“Of all the gin-joints in all the towns in all the world, she has to walk into mine.”
There is no hope of remembering quite when I first saw Casablanca—in fact it’s difficult to imagine a time when I hadn’t. I do know that every time it has turned up on television throughout my life, I moved everything aside to watch it. In more recent times, I’ve been to the Astor at least three times to see it on the big screen. I own a copy and have watched that often. Just a few months ago, a bunch of geriatric friends gathered for a viewing, just for the nostalgia of it all.
You can be reasonably sure that sometime in my pre-memory years, it would have turned up at one of the local cinemas and I doubt that Uncle Kevin would have been able to allow the opportunity to go by without insisting we all make attendance and pay due homage. What I do remember is that I had seen it before, no matter how early a viewing I might cogitate. It was made three years before I was born and I reckon I even saw it and loved it while I was still in the womb.
“I’ve often wondered why you came to Casablanca?”
“I came for the waters.”
“What waters? We’re in the desert?”
“I was misinformed.”
“Play it, Sam. Play As Time Goes By.”
It’s not the greatest film ever made—even its companion piece The Maltese Falcon probably out rates it in that regard. It certainly isn’t a perfect movie in the way, say, High Noon is. It’s a hopeless piece of melodrama with a serious flat spot in the middle, but that doesn’t matter. What it is is pure magic—a movie where, quite by accident, all of the elements came together ideally to produce something above and beyond the normal measure of things. It isn’t the best movie—it is just universally the most loved.
“You played it for her and you can play it for me.”
The first half-hour is a single, continuous sequence of the to-ing and fro-ing in Rick’s café—certainly one of the most brilliant constructs ever perpetrated on film. Although a single set sequence, it never betrays its theatrical origins. Characters and situations come and go as we track about the place, all fitting together seamlessly into a magnificent whole. This is indeed great film-making.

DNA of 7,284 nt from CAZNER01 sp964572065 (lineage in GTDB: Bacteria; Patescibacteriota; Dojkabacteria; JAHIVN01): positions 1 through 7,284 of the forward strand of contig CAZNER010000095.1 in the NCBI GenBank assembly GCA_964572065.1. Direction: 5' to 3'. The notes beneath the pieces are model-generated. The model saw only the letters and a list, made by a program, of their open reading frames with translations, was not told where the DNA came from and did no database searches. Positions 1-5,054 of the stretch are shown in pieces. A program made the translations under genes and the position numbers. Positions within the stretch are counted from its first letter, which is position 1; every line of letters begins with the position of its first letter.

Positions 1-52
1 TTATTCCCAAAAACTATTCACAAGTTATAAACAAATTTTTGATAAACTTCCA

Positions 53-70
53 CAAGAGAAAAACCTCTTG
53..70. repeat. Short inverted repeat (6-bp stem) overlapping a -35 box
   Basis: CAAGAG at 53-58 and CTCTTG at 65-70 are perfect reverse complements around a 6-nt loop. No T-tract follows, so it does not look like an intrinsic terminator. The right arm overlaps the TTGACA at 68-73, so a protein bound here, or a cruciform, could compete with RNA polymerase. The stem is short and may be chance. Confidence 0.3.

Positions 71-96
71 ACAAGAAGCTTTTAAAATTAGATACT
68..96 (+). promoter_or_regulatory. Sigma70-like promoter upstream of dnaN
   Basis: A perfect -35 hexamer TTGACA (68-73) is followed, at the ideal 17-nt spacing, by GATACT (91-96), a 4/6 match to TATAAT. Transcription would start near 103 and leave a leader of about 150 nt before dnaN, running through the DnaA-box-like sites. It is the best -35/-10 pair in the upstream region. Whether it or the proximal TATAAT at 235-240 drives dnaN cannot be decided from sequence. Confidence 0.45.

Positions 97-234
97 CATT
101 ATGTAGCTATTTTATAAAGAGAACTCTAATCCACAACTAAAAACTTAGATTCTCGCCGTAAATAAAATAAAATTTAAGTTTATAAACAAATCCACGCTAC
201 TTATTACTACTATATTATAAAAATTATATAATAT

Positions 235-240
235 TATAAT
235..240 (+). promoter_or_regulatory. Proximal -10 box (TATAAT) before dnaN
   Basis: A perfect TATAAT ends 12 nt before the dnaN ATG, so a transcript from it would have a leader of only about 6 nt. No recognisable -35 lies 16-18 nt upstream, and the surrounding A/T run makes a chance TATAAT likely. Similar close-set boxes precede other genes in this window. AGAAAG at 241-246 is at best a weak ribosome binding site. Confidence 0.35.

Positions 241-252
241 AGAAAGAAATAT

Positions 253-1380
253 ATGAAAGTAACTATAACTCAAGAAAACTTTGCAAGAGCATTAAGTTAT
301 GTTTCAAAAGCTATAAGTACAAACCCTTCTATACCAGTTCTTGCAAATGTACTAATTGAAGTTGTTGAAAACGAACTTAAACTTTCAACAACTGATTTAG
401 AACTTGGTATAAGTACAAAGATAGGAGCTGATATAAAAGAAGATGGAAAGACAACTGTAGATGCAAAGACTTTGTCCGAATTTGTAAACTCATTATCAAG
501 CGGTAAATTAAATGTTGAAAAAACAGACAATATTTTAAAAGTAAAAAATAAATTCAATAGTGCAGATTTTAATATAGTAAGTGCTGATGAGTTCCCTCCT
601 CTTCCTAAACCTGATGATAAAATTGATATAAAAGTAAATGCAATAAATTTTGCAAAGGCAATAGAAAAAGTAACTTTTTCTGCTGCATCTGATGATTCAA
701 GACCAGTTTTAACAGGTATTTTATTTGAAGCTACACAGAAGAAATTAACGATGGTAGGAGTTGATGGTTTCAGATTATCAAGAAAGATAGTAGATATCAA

“Major Strasser has been shot. Round up the usual suspects.”
“Maybe not today, maybe not tomorrow.”
The ending is purely the stuff that myths are made on— awesome in its power and beauty and emotional muscle. Moment follows moment with escalating tension, snapped when the plane engine starts up and the three characters turn toward it, each knowing that this is their moment of destiny. Then Bogie’s immortal ‘hill of beans’ speech—it is pointless to try and describe with words. Our very spirits stretch out across the gap to touch these people, to touch them and maybe absorb into ourselves a little of the passion of their lives. The chaos of their various desperations all brought together for this final, extraordinary moment of resolution. The beautiful friendship that begins at the end is really between the movie and the whole world.
In between is the stuff everyone tends to forget about—especially the bloody awful flash-back to Paris. Bogart tells you more in one line “You wore blue, the Germans wore grey.” than the whole sequence manages to evoke. And none of this matters in the least. To complain is to be reduced to quibbling. Love is blind, and this is the movie that more people fell in love with than any other.
“Louis, I think this is the beginning of a beautiful friendship.”
“Ilse, I’m no good at being noble, but it doesn’t take much to see that the problems of three little people don’t amount to a hill of beans in this crazy world. Someday you’ll understand that. Not now. Here’s looking at you, kid.”